In February 2006, the psychiatrist went to the jail to evaluate Perez only to be told he already had been released, Moss said. The judge said that after the psychiatrist informed her, she deferred to defense attorney Fred Flores, who agreed that his client was not behind bars.

Moss, noting that Perez appeared in some records as "Edward Hammer-Perez," speculated he might have been jailed under a different name than appeared on his court file.

Telephone messages left by The Associated Press seeking comment from Flores and the sheriff's department were not immediately returned Friday. An employee at the clinic where Perez was taken said officials authorized to comment were unavailable until Monday.

Declaration of Independence Copy Yields Quite the Profit

NASHVILLE, Tenn. (AP) — A rare, 184-year-old copy of the Declaration of Independence found by a bargain hunter at a Nashville thrift shop is being valued by experts at about 100,000 times the $2.48 purchase price.

Michael Sparks, a music equipment technician, is selling the document in an auction March 22nd at Raynors' Historical Collectible Auctions in Burlington, North Carolina. The opening bid is $125,000 and appraisers have estimated it could sell for nearly twice that.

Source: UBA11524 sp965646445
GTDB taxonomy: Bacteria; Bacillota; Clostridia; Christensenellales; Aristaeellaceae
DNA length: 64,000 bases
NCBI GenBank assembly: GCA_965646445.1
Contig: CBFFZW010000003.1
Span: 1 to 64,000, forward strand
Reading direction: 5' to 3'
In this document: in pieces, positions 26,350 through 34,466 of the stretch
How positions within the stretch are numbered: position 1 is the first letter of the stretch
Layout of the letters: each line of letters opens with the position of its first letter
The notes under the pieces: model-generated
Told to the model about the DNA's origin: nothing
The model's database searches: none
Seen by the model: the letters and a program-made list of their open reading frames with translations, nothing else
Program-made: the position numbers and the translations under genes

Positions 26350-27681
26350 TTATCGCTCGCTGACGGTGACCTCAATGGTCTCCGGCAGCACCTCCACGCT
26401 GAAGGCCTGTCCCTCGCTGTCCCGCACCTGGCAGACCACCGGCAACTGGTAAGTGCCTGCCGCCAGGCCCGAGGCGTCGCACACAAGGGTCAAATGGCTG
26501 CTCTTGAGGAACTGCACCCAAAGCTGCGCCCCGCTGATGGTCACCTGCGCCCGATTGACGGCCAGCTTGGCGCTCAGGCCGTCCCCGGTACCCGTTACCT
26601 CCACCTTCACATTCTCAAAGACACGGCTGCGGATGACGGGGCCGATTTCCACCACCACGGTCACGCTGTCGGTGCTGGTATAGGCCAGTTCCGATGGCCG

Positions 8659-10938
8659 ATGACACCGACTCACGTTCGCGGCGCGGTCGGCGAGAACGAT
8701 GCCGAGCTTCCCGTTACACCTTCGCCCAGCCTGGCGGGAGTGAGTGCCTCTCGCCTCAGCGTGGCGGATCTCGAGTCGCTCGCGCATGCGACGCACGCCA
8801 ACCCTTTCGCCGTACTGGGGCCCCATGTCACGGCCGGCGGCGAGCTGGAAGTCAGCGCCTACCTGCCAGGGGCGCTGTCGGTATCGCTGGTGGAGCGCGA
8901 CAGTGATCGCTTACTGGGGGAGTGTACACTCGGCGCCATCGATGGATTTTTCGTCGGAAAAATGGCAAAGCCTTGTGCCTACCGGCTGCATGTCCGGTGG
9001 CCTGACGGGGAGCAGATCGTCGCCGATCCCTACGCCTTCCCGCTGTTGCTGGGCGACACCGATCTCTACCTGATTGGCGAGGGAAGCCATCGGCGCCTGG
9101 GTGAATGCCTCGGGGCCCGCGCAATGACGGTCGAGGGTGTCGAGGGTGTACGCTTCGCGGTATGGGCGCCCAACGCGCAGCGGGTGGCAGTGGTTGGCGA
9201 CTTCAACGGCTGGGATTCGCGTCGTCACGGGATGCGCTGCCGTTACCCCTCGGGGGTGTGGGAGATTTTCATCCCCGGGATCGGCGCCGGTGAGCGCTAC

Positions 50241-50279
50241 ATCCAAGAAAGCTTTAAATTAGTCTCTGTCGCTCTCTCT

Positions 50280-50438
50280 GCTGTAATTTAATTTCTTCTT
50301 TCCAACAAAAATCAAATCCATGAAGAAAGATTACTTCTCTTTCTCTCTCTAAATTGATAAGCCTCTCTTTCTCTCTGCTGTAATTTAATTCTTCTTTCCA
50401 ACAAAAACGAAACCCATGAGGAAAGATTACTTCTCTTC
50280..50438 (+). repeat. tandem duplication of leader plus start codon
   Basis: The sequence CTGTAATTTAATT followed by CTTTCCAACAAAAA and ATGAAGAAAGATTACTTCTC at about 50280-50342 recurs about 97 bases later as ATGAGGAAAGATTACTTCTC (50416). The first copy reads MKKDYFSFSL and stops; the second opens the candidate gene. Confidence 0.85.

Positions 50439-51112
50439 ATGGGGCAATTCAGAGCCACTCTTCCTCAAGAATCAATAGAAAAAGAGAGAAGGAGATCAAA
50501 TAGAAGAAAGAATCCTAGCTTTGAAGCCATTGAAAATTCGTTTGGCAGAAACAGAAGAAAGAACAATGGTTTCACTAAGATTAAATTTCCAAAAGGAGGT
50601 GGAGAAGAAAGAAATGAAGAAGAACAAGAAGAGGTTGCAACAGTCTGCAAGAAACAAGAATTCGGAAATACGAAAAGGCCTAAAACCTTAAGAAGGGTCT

Sparks found his bargain last March while browsing at Music City Thrift Shop in Nashville. When he asked the price on a yellowed, shellacked, rolled-up document, the clerk marked it at $2.48.

It turned out to be an "official copy" of the Declaration of Independence — one of 200 commissioned by John Quincy Adams in 1820.

He didn't know he had such a valuable piece until doing some online research and then having appraisers at Raynors' offer an opinion.

Judge: I'll Give You Prison and a Wife

BELLEVILLE, Ill. (AP) — With help from a judge, David Kite got five years in prison and a life partner.

After sentencing Kite on Wednesday to prison for stealing a lawnmower from a home, St. Clair County Circuit Judge John Baricevic obliged the 23-year-old man's request and married him to girlfriend Victoria Smith in the same courtroom.

The groom sported an orange jumpsuit, shackles and handcuffs during the five-minute civil ceremony; the bride had on a T-shirt and sweat pants.

A day later, Baricevic described the short ceremony as polite, with no visible grudge toward him by the lovestruck man he'd just punished with prison.

"If there's any resentment, you'd have to ask the other guy," Baricevic said. "Judges in all states marry people. Obviously, the situation involved here was not a usual one. It's very unique."

And it developed fast.

Kite had just pleaded guilty to a felony theft count and was ordered imprisoned when Kite asked for a furlough to marry Smith, promising to surrender to begin serving his sentence afterward. A prosecutor objected, and Baricevic denied the request.

"Usually to grant a furlough, it has to be an emergency situation. I didn't think marriage was," the judge said.

Moments later, Kite and Smith said they wanted to get married immediately.

So with Kite in a holdover cell, Smith hustled to the county clerk's office and filled out a marriage license the clerk brought over for Kite to sign.

And the man facing a five-year hitch got hitched.

Compiled by FOXNews.com's Catherine Donaldson-Evans.